Your dog can also eat dried fruit or fruit juice so long as there are no added ingredients. But they’re also higher in natural sugar and lower in fiber than fresh or frozen.
Fruits That Are Bad For Dogs
There are lots of safe fruits your dog can eat that have tons of great health benefits. But there are a few fruits you shouldn’t feed your dog.
Avocados contain a compound called persin … a natural fungicide that can be harmful to dogs. There’s a higher amount of persin in the pit and leaves, and some in the skin too … so avoid these and just feed the flesh.
If your dog does eat avocado pit, skin or leaves, watch for signs of toxicity. Symptoms may include vomiting, diarrhea, and abdominal sensitivity.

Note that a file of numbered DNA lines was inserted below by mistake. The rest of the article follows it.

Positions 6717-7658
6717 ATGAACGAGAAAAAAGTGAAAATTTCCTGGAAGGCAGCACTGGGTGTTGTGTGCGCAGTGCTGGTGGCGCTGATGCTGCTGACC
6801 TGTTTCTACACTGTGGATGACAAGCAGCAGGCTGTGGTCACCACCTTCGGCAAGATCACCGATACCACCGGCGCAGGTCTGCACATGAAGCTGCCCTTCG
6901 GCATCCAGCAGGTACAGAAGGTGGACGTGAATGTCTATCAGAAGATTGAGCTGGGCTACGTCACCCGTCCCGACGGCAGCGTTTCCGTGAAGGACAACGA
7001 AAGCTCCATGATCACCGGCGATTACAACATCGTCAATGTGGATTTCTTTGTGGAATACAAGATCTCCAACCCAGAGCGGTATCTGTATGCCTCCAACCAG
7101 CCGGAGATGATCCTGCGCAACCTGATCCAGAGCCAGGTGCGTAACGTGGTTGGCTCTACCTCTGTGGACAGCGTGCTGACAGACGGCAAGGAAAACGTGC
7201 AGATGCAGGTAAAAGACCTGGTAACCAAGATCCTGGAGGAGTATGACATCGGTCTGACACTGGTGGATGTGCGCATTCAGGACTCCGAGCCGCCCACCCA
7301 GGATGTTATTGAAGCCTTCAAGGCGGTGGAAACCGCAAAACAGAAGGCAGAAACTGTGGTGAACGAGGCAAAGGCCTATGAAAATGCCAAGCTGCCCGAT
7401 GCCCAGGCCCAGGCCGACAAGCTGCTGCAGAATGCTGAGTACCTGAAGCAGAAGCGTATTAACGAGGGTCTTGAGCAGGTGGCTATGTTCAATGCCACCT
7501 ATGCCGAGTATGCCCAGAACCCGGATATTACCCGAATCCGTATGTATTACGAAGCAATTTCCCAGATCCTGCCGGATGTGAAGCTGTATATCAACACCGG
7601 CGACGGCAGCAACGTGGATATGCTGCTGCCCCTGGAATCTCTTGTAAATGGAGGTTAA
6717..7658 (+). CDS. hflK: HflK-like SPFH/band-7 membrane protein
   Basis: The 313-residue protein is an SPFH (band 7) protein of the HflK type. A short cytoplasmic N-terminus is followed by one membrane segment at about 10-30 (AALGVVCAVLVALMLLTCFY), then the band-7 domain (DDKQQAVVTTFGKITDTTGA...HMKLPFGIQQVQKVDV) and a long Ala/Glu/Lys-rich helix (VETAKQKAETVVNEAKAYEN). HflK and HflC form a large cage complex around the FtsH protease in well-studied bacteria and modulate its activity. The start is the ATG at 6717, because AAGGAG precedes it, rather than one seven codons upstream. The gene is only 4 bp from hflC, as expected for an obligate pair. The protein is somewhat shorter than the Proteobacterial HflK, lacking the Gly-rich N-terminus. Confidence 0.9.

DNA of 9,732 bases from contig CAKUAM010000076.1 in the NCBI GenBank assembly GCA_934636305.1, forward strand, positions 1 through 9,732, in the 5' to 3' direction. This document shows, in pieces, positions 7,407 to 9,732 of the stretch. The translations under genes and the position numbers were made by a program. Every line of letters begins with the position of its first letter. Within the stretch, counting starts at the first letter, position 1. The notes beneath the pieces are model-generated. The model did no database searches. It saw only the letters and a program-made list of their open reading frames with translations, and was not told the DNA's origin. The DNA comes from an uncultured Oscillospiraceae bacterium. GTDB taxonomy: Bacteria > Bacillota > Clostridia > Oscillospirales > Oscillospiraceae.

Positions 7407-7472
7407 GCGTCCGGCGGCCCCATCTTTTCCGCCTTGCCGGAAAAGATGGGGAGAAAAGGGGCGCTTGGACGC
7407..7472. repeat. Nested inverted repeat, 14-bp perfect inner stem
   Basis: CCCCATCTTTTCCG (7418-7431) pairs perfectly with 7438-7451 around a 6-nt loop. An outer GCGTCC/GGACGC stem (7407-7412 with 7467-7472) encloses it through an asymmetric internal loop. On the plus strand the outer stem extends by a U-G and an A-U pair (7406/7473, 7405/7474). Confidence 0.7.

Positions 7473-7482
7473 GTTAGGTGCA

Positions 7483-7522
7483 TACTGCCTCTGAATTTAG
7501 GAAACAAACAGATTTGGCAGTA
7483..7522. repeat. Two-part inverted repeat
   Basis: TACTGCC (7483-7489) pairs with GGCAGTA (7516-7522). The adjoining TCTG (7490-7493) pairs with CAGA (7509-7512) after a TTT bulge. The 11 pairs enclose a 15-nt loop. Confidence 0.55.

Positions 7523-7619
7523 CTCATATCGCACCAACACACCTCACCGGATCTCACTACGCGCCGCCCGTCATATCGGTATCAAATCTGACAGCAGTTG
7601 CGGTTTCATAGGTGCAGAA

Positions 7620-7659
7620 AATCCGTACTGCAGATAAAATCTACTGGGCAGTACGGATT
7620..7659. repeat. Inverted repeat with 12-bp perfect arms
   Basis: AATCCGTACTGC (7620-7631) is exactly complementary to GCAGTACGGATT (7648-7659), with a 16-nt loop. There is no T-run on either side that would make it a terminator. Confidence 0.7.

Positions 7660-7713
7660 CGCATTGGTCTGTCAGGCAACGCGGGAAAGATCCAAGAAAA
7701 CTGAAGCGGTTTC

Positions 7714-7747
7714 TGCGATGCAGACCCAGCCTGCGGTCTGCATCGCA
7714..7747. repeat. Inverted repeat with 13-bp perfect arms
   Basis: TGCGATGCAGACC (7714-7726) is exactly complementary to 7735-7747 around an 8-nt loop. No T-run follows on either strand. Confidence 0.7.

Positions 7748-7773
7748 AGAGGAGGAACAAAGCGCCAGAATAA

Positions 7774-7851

Coconut, and more specifically coconut oil, has been a staple of many dog owners for years. And that’s because it’s supposed to be rich in medium-chain triglycerides (MCT). But new research shows that coconut products may not be as good as pet owners once thought.
Half of the MCT in coconut oil is actually lauric acid, which is fundamentally different than MCTs. Coconut oil is also 80% saturated fat and studies show it contributes to inflammation, leaky gut and chronic disease.
Grapes and raisins are very toxic to dogs. The reason why is still unknown to researchers and there’s no amount of grapes that’s safe … some dogs can eat them without issue while others can have severe reactions. This unpredictability is why you should never feed grapes or grape products to your dog.
One exception is grape seed extract. It contains an antioxidant that helps improve blood flow, eases joint swelling and can reduce symptoms of diabetes. It’s also useful for preventing canine cataracts.
Can Dogs Eat Fruit? Yes!